The only way to prevent periodontal disease is to start very young before periodontal disease exists.  This is a very challenging task.  We see young patients daily with very early onset of juvenile periodontitis.

Veterinarians encourage periodontal disease prevention by providing periodic teeth cleaning and thorough evaluations.  Pet owners are encouraged to routinely brush their pet's teeth to remove plaque, and to prevent or to control periodontal disease. 

The teeth brushing technique and frequency must be adequate for prevention.  We recommend daily teeth brushing.  Unfortunately there is little or no benefit from teeth brushing less frequently than every other day.  It is senseless to have a groomer brush your pet's teeth if you do not continue at home.  Brushing pet's teeth only periodically can be painful for the pet, and dangerous for owners.  Teeth brushing can be a very enjoyable experience for the pet and it's owner.  If the mouth is painful and you attempt teeth brushing, your pet will associate brushing with pain and resist. Professional treatment should be administered before teeth brushing if periodontal disease is advanced.

Here is a newer approach we are using

We prefer to use the term "COHAT" or comprehensive oral health assessment and treatment.  This terminology is philosophically important since we are more frequently treating periodontal disease than preventing it.  "COHAT" is also a useful acronym because we are focussed on the assessment of every patient we see for whatever reason they are presented.  We know it is extremely important to perform periodontal probing on each patient, and to take dental radiographs.  Without dental radiographs it is not possible to make an accurate diagnosis, treatment plan or effectively provide dental services.  Every dental service we provide involves a systematic evaluation of the patient.  Each service involves dental radiography and periodontal probing with very few exceptions!  We know our patients and clients count on us to care and be very thorough.

Professional treatment (COHAT)

Periodontal disease treatment link for more details.

Periodontal disease therapy can be very beneficial in the control of the disease, and in saving teeth.  It is very important that we recognize the cause of the disease (bacterial plaque) and the need for both professional care and daily home care.  Daily or even twice daily teeth brushing is the most important.  Failure to comply with either professional care recommendations or home care will result in treatment failure.  Periodontal disease is infectious, progressive and destructive.

Ignore the teeth and they will literally go away!

Periodontal surgery

Periodontal disease is an infectious, inflammatory and destructive disease.  Unfortunately, antibiotics alone or in combination with anti-inflammatory drugs are rarely of significant long term benefit.  The diagnosis must include the stage of disease to plan the best treatment.  Sometimes dental extraction is the best treatment option; however, in specific cases, periodontal surgery may be very helpful in a well planned treatment strategy.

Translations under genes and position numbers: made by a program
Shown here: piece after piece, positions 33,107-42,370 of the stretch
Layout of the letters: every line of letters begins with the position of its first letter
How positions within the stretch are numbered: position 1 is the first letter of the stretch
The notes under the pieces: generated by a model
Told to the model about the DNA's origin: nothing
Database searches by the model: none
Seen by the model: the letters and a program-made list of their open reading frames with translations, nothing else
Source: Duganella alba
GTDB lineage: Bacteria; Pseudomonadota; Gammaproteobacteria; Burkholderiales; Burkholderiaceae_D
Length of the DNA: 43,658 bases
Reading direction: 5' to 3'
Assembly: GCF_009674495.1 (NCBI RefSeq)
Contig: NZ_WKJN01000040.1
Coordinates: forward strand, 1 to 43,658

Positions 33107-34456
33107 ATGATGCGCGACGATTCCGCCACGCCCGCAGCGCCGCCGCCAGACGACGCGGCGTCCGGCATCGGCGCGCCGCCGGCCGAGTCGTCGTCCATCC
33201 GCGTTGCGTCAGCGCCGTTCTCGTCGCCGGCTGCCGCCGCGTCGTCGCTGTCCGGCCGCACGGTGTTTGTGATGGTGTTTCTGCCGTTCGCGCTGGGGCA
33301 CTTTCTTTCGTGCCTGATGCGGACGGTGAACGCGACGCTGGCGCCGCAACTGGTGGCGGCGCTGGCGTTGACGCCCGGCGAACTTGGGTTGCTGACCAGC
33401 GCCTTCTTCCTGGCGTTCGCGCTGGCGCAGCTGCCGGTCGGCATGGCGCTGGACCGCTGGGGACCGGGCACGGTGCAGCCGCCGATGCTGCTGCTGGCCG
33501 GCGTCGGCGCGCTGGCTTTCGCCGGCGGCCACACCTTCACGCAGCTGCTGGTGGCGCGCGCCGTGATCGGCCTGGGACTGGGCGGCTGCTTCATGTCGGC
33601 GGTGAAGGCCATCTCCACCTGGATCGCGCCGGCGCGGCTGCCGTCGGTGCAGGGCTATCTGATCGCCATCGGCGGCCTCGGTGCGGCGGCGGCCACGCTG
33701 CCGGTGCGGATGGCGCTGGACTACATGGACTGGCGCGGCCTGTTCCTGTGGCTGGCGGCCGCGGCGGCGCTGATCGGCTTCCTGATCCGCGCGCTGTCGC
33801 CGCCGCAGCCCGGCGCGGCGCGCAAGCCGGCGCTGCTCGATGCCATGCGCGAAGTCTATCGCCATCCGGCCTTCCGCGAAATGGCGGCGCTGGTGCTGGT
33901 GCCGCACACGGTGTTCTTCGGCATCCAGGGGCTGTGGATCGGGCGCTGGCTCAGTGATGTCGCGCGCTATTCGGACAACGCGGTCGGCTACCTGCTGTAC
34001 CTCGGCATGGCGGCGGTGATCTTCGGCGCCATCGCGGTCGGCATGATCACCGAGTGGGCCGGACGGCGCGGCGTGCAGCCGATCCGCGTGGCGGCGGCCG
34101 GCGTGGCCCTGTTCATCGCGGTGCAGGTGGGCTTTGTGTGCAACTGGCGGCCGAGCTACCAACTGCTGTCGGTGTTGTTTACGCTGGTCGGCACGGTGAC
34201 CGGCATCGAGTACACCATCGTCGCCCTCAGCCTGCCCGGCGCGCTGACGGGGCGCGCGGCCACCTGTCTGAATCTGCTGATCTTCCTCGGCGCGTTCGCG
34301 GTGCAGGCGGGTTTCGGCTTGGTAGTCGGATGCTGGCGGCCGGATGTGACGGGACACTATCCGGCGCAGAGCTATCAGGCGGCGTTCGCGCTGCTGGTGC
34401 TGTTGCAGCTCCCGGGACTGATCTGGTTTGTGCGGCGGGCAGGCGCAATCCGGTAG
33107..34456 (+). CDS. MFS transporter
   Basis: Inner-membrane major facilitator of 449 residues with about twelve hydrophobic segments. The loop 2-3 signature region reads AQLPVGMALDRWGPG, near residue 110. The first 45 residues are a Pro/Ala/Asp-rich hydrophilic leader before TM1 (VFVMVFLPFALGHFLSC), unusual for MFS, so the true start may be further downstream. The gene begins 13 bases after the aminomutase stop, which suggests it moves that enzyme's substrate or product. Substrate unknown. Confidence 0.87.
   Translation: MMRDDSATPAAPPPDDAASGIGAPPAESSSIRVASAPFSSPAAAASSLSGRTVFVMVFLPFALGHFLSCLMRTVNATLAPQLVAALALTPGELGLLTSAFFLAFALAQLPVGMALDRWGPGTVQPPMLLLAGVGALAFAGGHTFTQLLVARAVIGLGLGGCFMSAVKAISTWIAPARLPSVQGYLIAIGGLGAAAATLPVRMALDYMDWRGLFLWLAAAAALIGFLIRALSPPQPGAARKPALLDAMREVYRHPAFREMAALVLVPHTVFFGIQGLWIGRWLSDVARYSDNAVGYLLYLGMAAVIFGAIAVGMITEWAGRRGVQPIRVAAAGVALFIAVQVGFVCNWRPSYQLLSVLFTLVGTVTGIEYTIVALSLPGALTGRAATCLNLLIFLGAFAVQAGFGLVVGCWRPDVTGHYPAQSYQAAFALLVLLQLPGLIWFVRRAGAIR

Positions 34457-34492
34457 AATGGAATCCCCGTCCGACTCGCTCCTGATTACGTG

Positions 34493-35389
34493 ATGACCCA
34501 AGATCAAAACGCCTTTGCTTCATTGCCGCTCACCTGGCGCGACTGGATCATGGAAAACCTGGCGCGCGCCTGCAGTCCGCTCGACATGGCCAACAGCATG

Open root planing involves surgical (flap) exposure of the periodontal pockets (from bone loss due to periodontal disease).  This allows for the removal of plaque bacteria, granulation tissue and other debris.



What can you do?

The best thing you can do is to take the time to brush your pet's teeth daily.
If your veterinarian has recommended the use of Oravet, it should be applied weekly as a barrier sealent (see image below).  Use your senses to identify potential problems, and if you identify problems, get help.  If you smell bad breath there is a good chance professional help is needed.  Bleeding, redness, oral discharge, unusual eating habits or anorexia are clear signs of a problem.  It is time to get help, and dental radiographs are essential.

Click this teethbrushing link for additional information.


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Newer version of the finger brush (with bristles).  This small brush is
particularly useful for small dogs and cats!


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Small pet's toothbrush.

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Using the finger brush

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Applying OraVet (a barrier sealent)

Dog Dental Care

Cat Dental Care



It is very important to evaluate the pet's teeth when they are cleaned.  Cleaning must include scaling above and below the gums.  Dental radiography (x-rays), periodontal probing and charting are necessary in the evaluation of your pet's teeth and oral health.  Without x-rays, accurate diagnosis is not possible, and pets may be suffering without your realization of it.  An appropriate diagnosis is needed to establish the optimal treatment plan.  Dental x-rays are also needed to perform optimal treatment.

Entire books are written on periodontal disease treatment.  In human dentistry, this is an area of specialization.  Please read the link below for further options for your pet.  Treatment varies with the stage of periodontal disease (see above stage definitions).